There is a misconception around advertising that all it is, is a marketer sitting in an ivory tower engaged in a supreme form of psychological trickery to fool the unsuspecting consumers into buying a product they don’t need.
The problem is that this idea perhaps isn’t wrong. There definitely is some truth to this and a lot of agency work adds to this perception; we’re sometimes our own worst enemy.
However, I would like to propose a different defence. Start by imagining a world without advertising. The true and compelling reason marketing and advertising exists in the modern day is that companies, new start-ups or large behemoths, believe they have or offer something better or more interesting than their competitors. Once they have it or find it, they would like to tell people about it. (Companies that waste, yes waste, money on advertising vanilla products blow my mind every day; rather spend the money on designing products the customer wants).
With the amount of information available online through social media, forums and general reviews, anyone who does the slightest bit of research can protect themself from buying a bad product, and poor companies are no longer able to hide behind good advertising. So, a good product is fast becoming a hygiene factor. A great product tends to sell itself (Apple) and we often say, the best form of advertising is product.
The sad truth, though, is almost everyone advertises. And the bigger companies spend a lot more money doing so than the innovative little companies can afford. So, and this is where it gets interesting, the little companies are forced to innovate and push the boundaries and grow interesting challenger brands and build niche communities and ambassadors and brand loyalists.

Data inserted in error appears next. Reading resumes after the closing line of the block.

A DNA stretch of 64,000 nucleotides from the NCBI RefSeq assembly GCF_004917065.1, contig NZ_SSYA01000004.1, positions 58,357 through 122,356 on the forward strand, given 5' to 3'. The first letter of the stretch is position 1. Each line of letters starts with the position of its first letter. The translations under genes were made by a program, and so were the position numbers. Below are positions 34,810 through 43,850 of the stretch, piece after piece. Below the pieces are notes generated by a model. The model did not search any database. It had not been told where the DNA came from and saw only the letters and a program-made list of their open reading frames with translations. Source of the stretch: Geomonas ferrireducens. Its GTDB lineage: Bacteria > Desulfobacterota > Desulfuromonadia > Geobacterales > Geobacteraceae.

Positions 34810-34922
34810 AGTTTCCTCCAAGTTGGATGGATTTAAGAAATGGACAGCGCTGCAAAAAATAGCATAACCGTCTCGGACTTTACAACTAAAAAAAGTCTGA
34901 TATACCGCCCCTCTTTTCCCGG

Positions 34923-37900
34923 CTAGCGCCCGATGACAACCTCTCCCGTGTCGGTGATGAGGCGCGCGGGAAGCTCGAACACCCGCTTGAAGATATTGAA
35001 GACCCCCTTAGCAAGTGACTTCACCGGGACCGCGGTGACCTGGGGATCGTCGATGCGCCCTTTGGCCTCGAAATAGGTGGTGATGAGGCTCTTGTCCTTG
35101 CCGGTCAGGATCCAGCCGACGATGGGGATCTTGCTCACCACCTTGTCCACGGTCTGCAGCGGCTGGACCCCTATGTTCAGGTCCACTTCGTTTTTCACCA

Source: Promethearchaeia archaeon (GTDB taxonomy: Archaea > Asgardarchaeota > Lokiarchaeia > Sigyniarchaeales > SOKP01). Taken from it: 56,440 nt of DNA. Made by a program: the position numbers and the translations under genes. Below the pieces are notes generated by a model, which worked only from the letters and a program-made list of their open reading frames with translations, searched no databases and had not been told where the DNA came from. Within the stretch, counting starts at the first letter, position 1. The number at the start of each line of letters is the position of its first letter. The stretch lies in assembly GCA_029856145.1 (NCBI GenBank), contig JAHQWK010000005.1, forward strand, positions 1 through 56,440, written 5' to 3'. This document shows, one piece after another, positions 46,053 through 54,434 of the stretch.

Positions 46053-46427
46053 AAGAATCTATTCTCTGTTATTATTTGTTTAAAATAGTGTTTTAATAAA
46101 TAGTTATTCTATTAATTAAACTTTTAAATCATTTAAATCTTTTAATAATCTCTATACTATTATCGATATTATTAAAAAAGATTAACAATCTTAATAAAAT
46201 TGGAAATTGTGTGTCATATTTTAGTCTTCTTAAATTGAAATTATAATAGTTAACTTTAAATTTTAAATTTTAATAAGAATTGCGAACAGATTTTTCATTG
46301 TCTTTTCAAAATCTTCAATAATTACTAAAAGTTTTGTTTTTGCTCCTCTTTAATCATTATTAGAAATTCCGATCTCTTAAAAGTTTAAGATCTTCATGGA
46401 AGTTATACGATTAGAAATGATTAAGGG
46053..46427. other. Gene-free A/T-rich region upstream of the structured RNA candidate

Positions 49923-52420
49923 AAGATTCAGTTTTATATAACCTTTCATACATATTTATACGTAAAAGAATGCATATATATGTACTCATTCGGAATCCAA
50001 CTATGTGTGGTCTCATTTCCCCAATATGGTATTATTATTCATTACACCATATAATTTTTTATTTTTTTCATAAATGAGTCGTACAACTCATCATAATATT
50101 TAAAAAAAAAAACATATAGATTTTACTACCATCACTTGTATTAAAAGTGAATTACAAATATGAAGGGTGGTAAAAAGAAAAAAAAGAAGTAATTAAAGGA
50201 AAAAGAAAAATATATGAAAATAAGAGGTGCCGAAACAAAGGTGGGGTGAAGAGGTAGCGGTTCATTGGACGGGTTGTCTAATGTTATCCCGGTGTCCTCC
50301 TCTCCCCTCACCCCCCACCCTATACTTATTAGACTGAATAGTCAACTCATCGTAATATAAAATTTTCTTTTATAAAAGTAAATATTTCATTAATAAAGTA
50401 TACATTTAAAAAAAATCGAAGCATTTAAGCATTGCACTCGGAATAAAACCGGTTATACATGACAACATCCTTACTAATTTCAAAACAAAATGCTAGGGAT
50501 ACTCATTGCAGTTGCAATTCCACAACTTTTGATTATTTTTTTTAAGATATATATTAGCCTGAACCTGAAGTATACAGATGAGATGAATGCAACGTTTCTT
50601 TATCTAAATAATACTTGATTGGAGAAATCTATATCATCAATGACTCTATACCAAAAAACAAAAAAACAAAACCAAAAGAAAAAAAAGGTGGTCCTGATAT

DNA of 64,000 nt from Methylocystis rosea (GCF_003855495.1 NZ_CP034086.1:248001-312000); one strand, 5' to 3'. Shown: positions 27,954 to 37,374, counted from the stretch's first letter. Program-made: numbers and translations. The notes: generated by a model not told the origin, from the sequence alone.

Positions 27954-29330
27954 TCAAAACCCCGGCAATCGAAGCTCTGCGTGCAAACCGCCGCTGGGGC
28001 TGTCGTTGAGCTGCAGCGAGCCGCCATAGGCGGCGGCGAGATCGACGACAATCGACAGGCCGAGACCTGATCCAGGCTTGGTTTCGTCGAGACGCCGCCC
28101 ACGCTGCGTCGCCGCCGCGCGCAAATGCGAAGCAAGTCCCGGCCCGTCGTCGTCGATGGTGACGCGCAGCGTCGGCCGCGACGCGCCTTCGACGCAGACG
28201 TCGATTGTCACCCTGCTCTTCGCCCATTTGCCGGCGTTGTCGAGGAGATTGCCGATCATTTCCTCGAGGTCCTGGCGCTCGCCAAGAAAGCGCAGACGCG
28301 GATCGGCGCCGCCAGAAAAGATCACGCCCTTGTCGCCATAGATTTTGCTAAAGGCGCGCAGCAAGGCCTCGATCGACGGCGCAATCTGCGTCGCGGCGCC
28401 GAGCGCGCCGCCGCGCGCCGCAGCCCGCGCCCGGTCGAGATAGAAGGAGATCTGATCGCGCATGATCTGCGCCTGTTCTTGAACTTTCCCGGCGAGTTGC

In other words, advertising is a result of competition.
The more competition there is in an industry, the more big companies need to advertise and the more the smaller companies need to innovate to gran a share of the pie.
So what about a world without advertising?
Let’s look at the flipside, and amazingly, there is a real world example of this. Cuba, because of governmental control in what goes on the shelf, has no or very little competition for most products. And because of it, there is very little need to advertise and there is hardly any advertising in Cuba.
Without competition, we find a world with no advertising. And without advertising, we would find a world with no competition.
Advertising is the result of healthy competition. And healthy competition, in the consumers’ world, is a fantastic place to be.
Competition drives entrepreneurship, innovation, interesting products and new designs. Competition forces everyone to try make things different and better.
Without competition, only the big brands would survive. And they would very likely become lazy and fat and rich. And the little guys would suffer. And innovation would slow down. And consumers would be a lot worse off because of it.
A world without advertising would be a horrible place to be. Now, what I would really like is a world without bad, wasteful advertising.